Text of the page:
The difference between file storage, block storage and object storage

You just wrote up a document and now you want to keep it safe so you simply click save and that’s the end of it, right? Wrong! There are so many different option when it comes to storing data and these are the three different types of data storage: file storage, block storage and object storage.

File storage

File storage is what we use in our day lives. It is the kind of storage that is organized into files placed into folders and subfolders. This one’s best used for quick storage and access. It’s super easy to use because we all know it, it works the same on any system and it’s easy to make back-ups. Sadly, it’s also very expensive when you have a lot of data. Not to mention, it gets quite unwieldy once there’s tens of millions of files save on a gazillion directories and different devices.

Block Storage

Block storage is quite different. The information to be stored is broken up into blocks and stored randomly on the storage device. You’d think this would make it hard to find anything in the pile, but it’s not as each block has a unique identifier. The benefit of storing data in blocks is that you can make small changes to your data without having to alter the entire file. That way it’s very convenient to use for with files that need to be updated frequently. However, it’s a pretty expensive storage solution to buy and to manage as it’s more complex than simple file storage.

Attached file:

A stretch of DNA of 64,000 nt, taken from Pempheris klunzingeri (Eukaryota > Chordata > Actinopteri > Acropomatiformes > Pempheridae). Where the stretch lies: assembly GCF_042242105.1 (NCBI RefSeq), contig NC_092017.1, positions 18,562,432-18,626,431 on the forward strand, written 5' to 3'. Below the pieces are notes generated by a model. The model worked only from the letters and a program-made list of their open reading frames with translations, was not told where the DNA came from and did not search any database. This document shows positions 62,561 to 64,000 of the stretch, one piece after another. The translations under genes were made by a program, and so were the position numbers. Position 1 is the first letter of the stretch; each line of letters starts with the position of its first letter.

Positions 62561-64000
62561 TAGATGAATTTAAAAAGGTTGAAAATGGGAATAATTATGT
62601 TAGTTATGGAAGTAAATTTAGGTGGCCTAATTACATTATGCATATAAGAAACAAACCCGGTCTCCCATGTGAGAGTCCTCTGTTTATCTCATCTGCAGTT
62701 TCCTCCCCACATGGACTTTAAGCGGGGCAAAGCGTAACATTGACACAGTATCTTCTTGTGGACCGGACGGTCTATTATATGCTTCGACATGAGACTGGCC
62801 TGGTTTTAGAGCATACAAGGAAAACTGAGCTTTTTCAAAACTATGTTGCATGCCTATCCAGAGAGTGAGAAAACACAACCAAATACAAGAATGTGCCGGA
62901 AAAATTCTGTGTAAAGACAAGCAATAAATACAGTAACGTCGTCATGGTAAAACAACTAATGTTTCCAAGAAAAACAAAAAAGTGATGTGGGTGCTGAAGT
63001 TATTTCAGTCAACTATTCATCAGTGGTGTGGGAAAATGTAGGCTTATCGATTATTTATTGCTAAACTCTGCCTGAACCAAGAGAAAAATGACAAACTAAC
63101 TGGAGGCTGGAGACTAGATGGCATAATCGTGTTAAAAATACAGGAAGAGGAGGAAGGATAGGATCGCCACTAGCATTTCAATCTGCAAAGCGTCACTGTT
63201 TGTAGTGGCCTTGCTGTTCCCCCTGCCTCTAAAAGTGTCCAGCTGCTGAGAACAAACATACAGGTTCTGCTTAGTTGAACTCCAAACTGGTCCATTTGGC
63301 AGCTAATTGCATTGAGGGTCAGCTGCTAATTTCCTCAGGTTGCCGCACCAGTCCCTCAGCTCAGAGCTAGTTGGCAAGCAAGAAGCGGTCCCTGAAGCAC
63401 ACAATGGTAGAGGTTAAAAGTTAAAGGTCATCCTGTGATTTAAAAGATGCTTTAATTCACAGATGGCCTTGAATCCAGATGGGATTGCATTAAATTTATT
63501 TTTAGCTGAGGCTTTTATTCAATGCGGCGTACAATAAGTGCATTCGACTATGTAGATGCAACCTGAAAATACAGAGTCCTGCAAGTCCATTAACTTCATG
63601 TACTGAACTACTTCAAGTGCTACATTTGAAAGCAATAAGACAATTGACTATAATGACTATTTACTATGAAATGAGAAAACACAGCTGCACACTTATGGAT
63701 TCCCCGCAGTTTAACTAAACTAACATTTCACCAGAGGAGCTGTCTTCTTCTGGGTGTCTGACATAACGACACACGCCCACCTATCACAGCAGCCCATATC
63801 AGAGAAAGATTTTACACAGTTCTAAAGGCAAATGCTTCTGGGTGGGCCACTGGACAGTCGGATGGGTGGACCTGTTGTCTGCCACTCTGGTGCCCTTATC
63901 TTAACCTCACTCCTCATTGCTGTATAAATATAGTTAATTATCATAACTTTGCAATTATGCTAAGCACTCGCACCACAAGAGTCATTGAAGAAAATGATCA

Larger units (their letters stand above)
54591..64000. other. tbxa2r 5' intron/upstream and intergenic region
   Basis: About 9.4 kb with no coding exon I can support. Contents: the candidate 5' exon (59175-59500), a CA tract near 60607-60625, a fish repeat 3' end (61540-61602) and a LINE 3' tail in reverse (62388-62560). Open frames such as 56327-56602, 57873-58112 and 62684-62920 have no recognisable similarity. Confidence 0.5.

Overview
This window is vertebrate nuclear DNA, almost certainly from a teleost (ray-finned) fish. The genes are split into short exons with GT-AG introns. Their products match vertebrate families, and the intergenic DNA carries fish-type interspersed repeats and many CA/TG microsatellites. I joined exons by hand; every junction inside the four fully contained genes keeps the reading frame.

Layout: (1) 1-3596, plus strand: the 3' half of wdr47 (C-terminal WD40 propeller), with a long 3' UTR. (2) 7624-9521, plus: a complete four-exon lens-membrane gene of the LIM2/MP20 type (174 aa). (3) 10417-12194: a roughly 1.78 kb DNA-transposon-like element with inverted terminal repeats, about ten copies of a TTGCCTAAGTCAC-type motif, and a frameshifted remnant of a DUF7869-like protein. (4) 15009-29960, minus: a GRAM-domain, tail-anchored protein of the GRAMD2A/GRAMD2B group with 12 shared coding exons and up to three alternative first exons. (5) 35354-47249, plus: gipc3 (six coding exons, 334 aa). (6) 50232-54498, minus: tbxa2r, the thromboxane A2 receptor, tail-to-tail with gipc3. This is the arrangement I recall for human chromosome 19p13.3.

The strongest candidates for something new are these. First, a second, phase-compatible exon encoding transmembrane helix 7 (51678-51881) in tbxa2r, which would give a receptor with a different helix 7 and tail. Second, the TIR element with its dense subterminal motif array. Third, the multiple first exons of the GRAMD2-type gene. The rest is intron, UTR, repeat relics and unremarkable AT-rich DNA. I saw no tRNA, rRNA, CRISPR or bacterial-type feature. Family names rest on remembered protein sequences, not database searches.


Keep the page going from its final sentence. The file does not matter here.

Object Storage

With Object Storage, data is stored as distinct object (duh!). It’s best used for storing massive volumes of data, especially with data that is typically unstructured and difficult to organise. Because this type of storage is flat and thus not based on a hierarchy, it’s also API friendly meaning it’s easy to use with existing applications and systems. It is cheaper than file and block storage, but the downside to this story is the speed, which is much slower. That’s why this type is most used for archiving data and not so much storing data that needs regular altering.

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